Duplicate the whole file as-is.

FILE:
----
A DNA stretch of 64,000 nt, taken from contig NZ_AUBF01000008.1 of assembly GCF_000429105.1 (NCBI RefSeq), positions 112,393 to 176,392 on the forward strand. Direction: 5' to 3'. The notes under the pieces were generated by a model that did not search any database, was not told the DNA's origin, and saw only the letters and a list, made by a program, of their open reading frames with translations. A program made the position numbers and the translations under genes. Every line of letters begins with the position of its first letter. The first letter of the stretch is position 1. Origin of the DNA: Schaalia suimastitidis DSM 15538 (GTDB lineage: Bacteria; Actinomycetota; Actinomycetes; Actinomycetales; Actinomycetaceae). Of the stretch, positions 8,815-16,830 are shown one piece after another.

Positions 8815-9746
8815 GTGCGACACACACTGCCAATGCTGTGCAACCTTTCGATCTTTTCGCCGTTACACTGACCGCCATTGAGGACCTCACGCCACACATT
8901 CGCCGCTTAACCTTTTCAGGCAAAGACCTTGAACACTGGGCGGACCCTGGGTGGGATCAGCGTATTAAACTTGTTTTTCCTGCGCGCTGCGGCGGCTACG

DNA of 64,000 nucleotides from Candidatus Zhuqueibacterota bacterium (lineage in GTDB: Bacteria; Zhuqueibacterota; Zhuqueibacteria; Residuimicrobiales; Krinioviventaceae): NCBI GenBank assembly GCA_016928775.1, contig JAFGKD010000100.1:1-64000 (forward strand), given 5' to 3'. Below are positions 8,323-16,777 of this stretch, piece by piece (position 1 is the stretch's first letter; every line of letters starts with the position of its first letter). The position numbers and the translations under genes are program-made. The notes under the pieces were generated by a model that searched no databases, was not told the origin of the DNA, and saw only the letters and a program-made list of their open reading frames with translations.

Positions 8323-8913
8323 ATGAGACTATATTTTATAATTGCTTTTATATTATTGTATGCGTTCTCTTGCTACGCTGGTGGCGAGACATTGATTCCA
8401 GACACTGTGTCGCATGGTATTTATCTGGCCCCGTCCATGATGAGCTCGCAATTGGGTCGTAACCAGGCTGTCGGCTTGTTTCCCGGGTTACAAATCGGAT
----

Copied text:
A DNA stretch of 64,000 nt, taken from contig NZ_AUBF01000008.1 of assembly GCF_000429105.1 (NCBI RefSeq), positions 112,393 to 176,392 on the forward strand. Direction: 5' to 3'. The notes under the pieces were generated by a model that did not search any database, was not told the DNA's origin, and saw only the letters and a list, made by a program, of their open reading frames with translations. A program made the position numbers and the translations under genes. Every line of letters begins with the position of its first letter. The first letter of the stretch is position 1. Origin of the DNA: Schaalia suimastitidis DSM 15538 (GTDB lineage: Bacteria; Actinomycetota; Actinomycetes; Actinomycetales; Actinomycetaceae). Of the stretch, positions 8,815-16,830 are shown one piece after another.

Positions 8815-9746
8815 GTGCGACACACACTGCCAATGCTGTGCAACCTTTCGATCTTTTCGCCGTTACACTGACCGCCATTGAGGACCTCACGCCACACATT
8901 CGCCGCTTAACCTTTTCAGGCAAAGACCTTGAACACTGGGCGGACCCTGGGTGGGATCAGCGTATTAAACTTGTTTTTCCTGCGCGCTGCGGCGGCTACG

DNA of 64,000 nucleotides from Candidatus Zhuqueibacterota bacterium (lineage in GTDB: Bacteria; Zhuqueibacterota; Zhuqueibacteria; Residuimicrobiales; Krinioviventaceae): NCBI GenBank assembly GCA_016928775.1, contig JAFGKD010000100.1:1-64000 (forward strand), given 5' to 3'. Below are positions 8,323-16,777 of this stretch, piece by piece (position 1 is the stretch's first letter; every line of letters starts with the position of its first letter). The position numbers and the translations under genes are program-made. The notes under the pieces were generated by a model that searched no databases, was not told the origin of the DNA, and saw only the letters and a program-made list of their open reading frames with translations.

Positions 8323-8913
8323 ATGAGACTATATTTTATAATTGCTTTTATATTATTGTATGCGTTCTCTTGCTACGCTGGTGGCGAGACATTGATTCCA
8401 GACACTGTGTCGCATGGTATTTATCTGGCCCCGTCCATGATGAGCTCGCAATTGGGTCGTAACCAGGCTGTCGGCTTGTTTCCCGGGTTACAAATCGGAT